What's it rated? PG
Where's it available? DVD, Blu-ray, Amazon
- Photo Courtesy Of Warner Bros.
- 'GNARLY DUDE' If you thought there was a more '90s movie than Airborne, you'd be wrong. Shane McDermott (left) is a Cali surfer bro here to shake things up. Seth Green (right) has some of the worst hair I've ever seen. Jack Black (bottom right) is a bully who likes sleep and Nintendo. On the bottom left is an image from the final race that lasts 20 minutes and serves no purpose.
I don't want to start any fights (do I?) but Airborne is the most '90s film of all time. For years, a close friend of mine and I have sought to find that one movie that best encapsulates the decade we grew up in, and while some have come close, none reach the levels of absurd kitsch found in Rob Bowman's Rollerblade bound, teen comedy caper about a kid that moves from Southern California to Cincinnati in the dead of winter (think Johnny Tsunami but watchable).
Bowman went on to direct Reign of Fire, the first X-Files movie, and Elektra, and after that last one, I'm pretty sure every studio head industry wide decided he should never direct a feature-length film ever again. However, his contribution to the medium is undeniable. How many directors can claim they've made a movie that completely embodies a decade's essence?
With that being said, how does one go about calculating if a film is the most '90s movie of all time? Or the most reflective and definitive for any time period or era, for that matter? For me, it's about setting a series of criteria that allows for the most scientific process possible. In this case, I have a short list of questions I keep handy where I respond to each with a score ranging from 1 to 10.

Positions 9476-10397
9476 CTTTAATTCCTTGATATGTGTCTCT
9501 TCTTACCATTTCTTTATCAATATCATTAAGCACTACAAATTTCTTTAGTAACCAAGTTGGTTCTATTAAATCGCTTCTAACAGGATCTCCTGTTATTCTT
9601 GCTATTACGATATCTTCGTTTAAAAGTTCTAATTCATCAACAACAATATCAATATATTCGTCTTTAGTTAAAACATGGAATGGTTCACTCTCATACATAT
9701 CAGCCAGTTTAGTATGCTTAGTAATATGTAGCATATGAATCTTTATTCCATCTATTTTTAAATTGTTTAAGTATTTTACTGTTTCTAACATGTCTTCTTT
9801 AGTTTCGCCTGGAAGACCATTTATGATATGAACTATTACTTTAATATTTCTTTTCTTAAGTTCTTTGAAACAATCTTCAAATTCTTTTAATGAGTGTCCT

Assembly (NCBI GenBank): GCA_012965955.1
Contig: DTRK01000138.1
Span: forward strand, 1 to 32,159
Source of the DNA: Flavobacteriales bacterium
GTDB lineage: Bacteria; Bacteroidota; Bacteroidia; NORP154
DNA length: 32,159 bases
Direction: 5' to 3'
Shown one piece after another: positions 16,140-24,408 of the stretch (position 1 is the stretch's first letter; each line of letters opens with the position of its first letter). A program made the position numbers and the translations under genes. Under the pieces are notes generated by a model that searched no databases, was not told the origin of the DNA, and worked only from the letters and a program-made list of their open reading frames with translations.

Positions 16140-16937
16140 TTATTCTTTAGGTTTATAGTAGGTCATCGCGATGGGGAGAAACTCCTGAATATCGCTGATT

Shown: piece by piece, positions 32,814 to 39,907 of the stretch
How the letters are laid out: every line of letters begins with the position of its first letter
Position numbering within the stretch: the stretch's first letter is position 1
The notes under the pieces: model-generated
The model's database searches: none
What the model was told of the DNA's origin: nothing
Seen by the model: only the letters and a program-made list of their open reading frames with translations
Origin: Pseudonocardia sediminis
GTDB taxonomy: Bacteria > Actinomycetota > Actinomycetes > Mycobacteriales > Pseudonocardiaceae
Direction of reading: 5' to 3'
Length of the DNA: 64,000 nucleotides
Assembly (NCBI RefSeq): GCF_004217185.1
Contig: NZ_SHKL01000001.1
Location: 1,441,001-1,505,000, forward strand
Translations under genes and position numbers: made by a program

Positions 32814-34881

Is there a soundtrack featuring grunge rock or Fresh Prince style rap? How many characters wear plaid, flannel, baggy clothing, denim, and/or backwards hats? Is there a battle between the "jock" and "nerd" high school hierarchies? How much contemporary slang is used (tubular, radical, etc.) wherein everyone sounds awkward saying it? Is the protagonist a pathological outsider with a mop-top and one earing? Does he (or she) inexplicably get the hot girl (or guy) at the end? Finally, does the balance of the universe hang upon the outcome of a pointless competition?
After multiple viewings and debate, no matter how I tried to knock it down, Airborne scored a perfect 10 in every category.
The opening credits feature some gnarly electric guitar solos and a bunch of Rollerblading highlights from the main character (Shane McDermott from All My Children) and his best buddy (who's named Kook, by the way, Kook) in San Diego. The whole sequence is nonsensical, over the top, and cheesy as hell. It also mirrors the film's [spoiler alert] climax that features a seemingly endless race down an imaginary hill in Cincinnati between the city's best Rollerbladers. I have watched this film more than 100 times and still have no idea what the point, goal, or reason behind that race is.
But it doesn't matter because Airborne isn't about thinking. It's about Seth Green—who plays the main character's cousin, Wiley—dressing as if Yoko Ono and Morpheus from The Matrix had a ghostly pale redheaded child. It's about Jack Black playing a bully named Augie who loves to play Nintendo, eat cereal, and punch people from California in the face. And most importantly, it's about watching a bunch of high schoolers aimlessly shred a lot of concrete curbs and sidewalks trying to prove a point that still escapes me.
I'd like to write an ending to this column, but in the spirit of Airborne, I'll keep it simple and take the coward's way out.
[Screeching electric guitar solo] (92 min.) Δ